Everyone starts somewhere in the hobby, and what better place to start than the basics. This guide sets you up for success from the beginning!
Back to Basics brings the hobby full circle and shows the easy way to assemble and prime models prior to painting them. Volume 1 of this guide goes through assembling and all steps needed to put models together. You will need: clippers, an X-acto blade, a pinning set with matching brass rod (or equivalent), Insta-set and super glue, Vallejo Plastic Putty, plastic cement (Tamiya Extra Thin Cement used here), and whatever model you are looking to assemble.
From the sprue, start clipping the bigger areas off to get access to the model bits easier. Clipping the sprue down into smaller pieces can also help prevent damaging the model from not clipping the model properly. Once in smaller, more manageable pieces, use the flat edge of the clippers to guide against the model and clip the model from the sprue. Sometimes, you will need to clip the bit of the sprue directly then remove the remaining flash. When that happens, get the flat edge of the clippers against the model to create a flush cut.
Once pieces are cut, mold lines need to be cleaned up. Using the X-acto blade, carefully, the mold lines and remaining pieces of the sprue will be removed. Gently scrape the blade against the mold line to scrape it down. Don’t carve into the model, or you will have to sculpt around the gouge to flatten it out again. The goal is to remove the least amount of plastic possible. For pieces that are stick out, you will have to carve them off, but only those pieces. Go slowly so you don’t cut yourself or cut off too much from the model. Going slowly and working in small areas will help maintain control and get a great, clean model. On large tabs on flat areas, sweeping strokes helps to smooth the lines and tabs off.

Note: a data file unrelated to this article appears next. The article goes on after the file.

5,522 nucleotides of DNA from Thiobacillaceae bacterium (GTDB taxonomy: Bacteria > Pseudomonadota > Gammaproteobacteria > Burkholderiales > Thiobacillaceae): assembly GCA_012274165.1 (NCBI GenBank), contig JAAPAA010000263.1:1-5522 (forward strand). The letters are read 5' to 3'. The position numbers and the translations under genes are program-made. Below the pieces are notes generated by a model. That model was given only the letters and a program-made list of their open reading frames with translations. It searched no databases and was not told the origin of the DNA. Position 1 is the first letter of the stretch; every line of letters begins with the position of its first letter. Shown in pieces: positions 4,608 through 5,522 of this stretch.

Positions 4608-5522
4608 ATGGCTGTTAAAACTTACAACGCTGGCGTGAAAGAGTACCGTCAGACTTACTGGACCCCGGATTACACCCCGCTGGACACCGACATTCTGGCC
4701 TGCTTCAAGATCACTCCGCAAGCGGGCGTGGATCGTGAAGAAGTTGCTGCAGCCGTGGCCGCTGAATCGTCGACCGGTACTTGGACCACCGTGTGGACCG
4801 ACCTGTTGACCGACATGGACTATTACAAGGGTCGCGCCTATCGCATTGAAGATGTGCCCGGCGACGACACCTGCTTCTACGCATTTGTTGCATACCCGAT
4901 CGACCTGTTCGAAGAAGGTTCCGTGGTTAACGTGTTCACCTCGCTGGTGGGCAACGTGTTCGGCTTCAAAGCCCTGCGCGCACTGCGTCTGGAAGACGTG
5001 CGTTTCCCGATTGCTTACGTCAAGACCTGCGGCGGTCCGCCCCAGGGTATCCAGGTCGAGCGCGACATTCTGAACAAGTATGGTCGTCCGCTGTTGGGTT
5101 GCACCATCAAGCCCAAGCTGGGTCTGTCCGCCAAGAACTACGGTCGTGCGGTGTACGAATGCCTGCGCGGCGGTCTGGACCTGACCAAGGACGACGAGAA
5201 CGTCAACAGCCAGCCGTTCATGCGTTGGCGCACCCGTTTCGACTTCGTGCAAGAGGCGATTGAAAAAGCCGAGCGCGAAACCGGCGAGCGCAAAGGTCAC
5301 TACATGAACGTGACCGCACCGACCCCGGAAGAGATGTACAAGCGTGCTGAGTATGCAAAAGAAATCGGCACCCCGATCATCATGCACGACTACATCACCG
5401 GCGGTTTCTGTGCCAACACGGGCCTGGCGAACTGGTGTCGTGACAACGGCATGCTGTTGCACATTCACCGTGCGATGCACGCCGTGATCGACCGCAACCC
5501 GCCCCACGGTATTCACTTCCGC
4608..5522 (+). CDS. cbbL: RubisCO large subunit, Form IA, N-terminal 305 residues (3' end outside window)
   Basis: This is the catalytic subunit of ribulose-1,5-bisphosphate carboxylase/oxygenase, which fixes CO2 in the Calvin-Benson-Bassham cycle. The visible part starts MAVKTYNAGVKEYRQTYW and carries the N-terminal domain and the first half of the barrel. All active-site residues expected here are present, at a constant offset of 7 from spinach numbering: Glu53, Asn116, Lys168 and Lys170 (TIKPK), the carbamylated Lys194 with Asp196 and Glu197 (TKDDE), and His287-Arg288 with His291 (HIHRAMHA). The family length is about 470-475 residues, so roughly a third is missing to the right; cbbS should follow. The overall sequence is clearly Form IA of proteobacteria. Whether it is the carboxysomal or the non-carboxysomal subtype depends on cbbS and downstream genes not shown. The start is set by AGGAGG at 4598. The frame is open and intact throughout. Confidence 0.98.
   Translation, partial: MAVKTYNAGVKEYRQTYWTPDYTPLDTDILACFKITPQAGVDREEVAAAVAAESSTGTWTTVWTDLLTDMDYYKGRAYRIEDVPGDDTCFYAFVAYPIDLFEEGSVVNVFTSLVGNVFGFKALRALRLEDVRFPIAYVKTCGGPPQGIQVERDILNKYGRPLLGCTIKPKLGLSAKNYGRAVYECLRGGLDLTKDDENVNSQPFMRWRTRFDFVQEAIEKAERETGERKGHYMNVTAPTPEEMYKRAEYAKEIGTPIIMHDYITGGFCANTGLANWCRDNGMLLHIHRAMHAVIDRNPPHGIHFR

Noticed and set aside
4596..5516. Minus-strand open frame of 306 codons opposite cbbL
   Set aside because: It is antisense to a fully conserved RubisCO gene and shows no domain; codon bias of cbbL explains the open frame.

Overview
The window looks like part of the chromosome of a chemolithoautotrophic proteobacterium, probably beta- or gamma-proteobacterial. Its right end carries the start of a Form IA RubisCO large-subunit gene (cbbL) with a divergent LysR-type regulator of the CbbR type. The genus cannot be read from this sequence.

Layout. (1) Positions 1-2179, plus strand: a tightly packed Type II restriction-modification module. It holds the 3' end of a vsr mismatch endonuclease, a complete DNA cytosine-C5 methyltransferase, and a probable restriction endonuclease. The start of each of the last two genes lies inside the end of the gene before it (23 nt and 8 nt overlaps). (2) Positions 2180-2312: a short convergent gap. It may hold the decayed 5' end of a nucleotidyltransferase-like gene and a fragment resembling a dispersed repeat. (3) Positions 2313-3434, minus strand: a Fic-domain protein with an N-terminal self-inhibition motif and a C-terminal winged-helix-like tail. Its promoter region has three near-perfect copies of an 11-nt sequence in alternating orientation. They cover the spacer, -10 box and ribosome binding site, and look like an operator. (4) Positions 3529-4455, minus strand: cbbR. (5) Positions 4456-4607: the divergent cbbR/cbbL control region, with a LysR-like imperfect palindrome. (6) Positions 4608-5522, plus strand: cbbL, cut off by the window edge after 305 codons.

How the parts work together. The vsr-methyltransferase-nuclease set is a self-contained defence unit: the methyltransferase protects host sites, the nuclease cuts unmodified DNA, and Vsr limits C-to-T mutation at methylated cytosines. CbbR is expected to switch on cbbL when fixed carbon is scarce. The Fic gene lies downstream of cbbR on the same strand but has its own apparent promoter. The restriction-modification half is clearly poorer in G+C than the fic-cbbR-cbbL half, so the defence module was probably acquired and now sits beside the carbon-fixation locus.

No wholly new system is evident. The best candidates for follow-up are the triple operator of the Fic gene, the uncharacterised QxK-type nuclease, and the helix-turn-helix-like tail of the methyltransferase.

Dry fit the models to see the best way to sub-assemble for ease in painting. With the bolters and guns, taking the time to clean them up makes things much nicer. At the same time, you can use the X-acto knife to start the hole for drilling out the barrel. Using a small hand drill, the rest of the hole can be drilled out in various sizes. This makes the models look even better.
Sometimes, mold lines and tabs have issues and the model does get damaged during clean up. Vallejo Plastic Putty is fantastic for cleaning those gaps and smoothing out lines. The putty works well both painted on thin or slathered on thick then scraped off later. You can thin it with water and do multiple thin coats on various parts with a paintbrush – especially shoulder pieces! If you put it on too thick, it will dry oddly. After it dries hard, though, you can scrape down all the uneven sections again. If you are sub-assembling, you can still do this step
Using plastic cement, you can then glue the model together, leaving off all bits that will be painted separately. For ease in priming and painting, glue the pieces to old plastic bases, even if you will use a resin base later. Apply superglue to the feet and apply insta-set to the base. Then put the model on immediately and the insta-set will dry the glue and create a brittle bond, perfect for breaking off later. You can use bases and bottle caps instead of cork, as well, to pin the other parts of the model.
Finally, time to prime! Vallejo Airbrush Thinner and Ghost Grey Primer combined in the airbrush are perfect. Don’t add too much thinner, though. Then, spray away!
The first part of assembling and setting up a model to paint is done! The next step will be painting yellow and bringing the models to table-top standard. Be sure to press play on the video below to see the entire process and get your hobby on!Agents of Vect: Git Gud Scrub Episode 153